The problems set in when retcons show anti-mutant hysteria prior to these early X-Men stories, and when all super-powers are linked to a common cause via the giant retcons that merge the Eternals and Celestials with the Marvel Universe, itself something Kirby doesn't seem to have intended. Mutants go from being an emergent phenomenon of the Atomic Age to being, essentially, people who express a particular recessive gene -- the "x-gene;" they'e less a new species than a particular subspecies within homo sapiens (to the point that a few stories revise the nomenclature from "homo superior" to "Homo sapiens superior").
The late 1980s complicate things by having mutants who emerged as far back as prehistory (Selene) and ancient Egypt (Apocalypse). And then the 1990s reveal that the governments of the world have been experimenting on mutants for decades and that there are decades-spanning conspiracies and a long history of awareness of and fear of mutants. It's at this point that the differing public reaction to mutants, as opposed to other superpeople, becomes increasingly difficult to explain.
Posted by: Omar Karindu | April 16, 2017 6:56 AM
Thanks for the insightful comments Omar, always good to read. I do agree that the problem so far as there is one has only been made more apparent as the number of retcons playing on mutant hysteria and extending mutant history increased over the years. I'm still not sure I would consider it a huge pothole, but as I said originally I can certainly see the logic behind the idea of separate universes.
Posted by: MK101 | April 16, 2017 11:14 AM
Thinking from the perspective of 1963, and not from later retcons and universe building (both from the X-side and in general), the idea of mutants emerging now and the idea of a "homo superior" starting to appear really is something that could be considered a frightening concept to humanity. The other heroes appearing at this time were more or less fluke accidents based on their situations: experiments gone horribly wrong as is typically seen in mad science stories, with some of whom fighting even from the get-go to prove themselves, some succeeding (the Fantastic 4), others...not so much (Jamison's anti-Spider-Man articles), and still others still not sure where they belong. (basically the Hulk, who was in this weird period of being a founding Avenger but still not having the trust of, say, the Thing and will eventually be seen as more of a monster with events beyond this)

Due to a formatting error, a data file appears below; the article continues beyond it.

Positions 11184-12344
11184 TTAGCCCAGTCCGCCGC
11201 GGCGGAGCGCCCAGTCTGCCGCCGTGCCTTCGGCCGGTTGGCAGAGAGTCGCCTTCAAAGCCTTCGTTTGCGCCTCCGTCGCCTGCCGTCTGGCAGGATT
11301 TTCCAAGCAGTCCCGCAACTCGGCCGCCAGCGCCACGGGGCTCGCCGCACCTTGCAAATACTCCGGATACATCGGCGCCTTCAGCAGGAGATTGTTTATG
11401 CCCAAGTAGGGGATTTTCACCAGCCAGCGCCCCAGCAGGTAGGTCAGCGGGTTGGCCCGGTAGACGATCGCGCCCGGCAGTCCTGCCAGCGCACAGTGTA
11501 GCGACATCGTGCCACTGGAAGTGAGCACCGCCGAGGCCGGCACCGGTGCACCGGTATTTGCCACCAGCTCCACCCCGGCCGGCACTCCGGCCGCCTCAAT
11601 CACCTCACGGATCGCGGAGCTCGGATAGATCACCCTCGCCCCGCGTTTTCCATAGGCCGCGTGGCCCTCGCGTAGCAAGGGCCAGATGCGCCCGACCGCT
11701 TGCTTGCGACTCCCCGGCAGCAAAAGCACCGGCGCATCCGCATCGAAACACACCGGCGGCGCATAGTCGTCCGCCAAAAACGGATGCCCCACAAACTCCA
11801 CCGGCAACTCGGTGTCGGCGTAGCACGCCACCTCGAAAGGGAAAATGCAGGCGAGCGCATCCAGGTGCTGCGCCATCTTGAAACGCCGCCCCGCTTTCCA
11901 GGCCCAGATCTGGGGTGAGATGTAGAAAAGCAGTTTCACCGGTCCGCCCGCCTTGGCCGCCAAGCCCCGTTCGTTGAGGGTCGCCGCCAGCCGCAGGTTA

On the other hand, we have mutants, a brand new subset that has "evolved" from humanity. As of the publishing of X-Men #1 (and, as said, without crap like Apocalypse or Wolverine to taint it), it had been exactly 18 years since Hiroshima, matching the idea of how young Xavier's first class is while allowing for others who perhaps emerged prior to then to possibly appear such as, well, Xavier or Magneto. Xavier wants to make it like they are just another phase of humanity and gain acceptance, but several such as Magneto or the Vanisher emerge that prove otherwise; (char limit, see below)
Posted by: Ataru320 | April 17, 2017 4:46 PM
(con) leading to the fears that people have on these "new evolved humans" and allowing for other fear-mongers like Trask to emerge with his own crazy ideas and lead eventually to the Sentinels. The tension that the mutant community has at this point isn't as big as it will eventually become, but you can sort of see where Lee and Kirby were probably going with the initial intent, before things got off the rails both in other writer intent or in creating similar concepts such as, say, the Inhumans.
As much as many (myself included) bemoan how much of a problem the Marvelverse is due to having mutants alongside so many other superbeings, a lot of it is from looking at it from now instead of from then. The ideas are here, it just needs development...but with how huge and almost segregated mutant ideas eventually became, its almost like it evolved in that fashion when the beginning does show that the X-Men belong as much as the other heroes in the early Marvel dynamic.
Posted by: Ataru320 | April 17, 2017 4:51 PM
One problem is the question of how so many mutants knew that they were actually mutants. The Vanisher, for instance, wouldn't have been as grounded in sci-fi/pulp fiction as Stan and Jack were, so there'd be no reason for him to decide he was homo superior. He'd realize he was an utter freak because he has these weird powers that don't come from a science experiment or alien kidnapping, but by the same token, he wouldn't be thinking in terms of biology or evolution.
At least in the early issues, almost none of the mutants knew they were mutants until Xavier or Magneto told them so. That was the point of some stories, 'is the Blob/Namor/the Stranger a mutant?'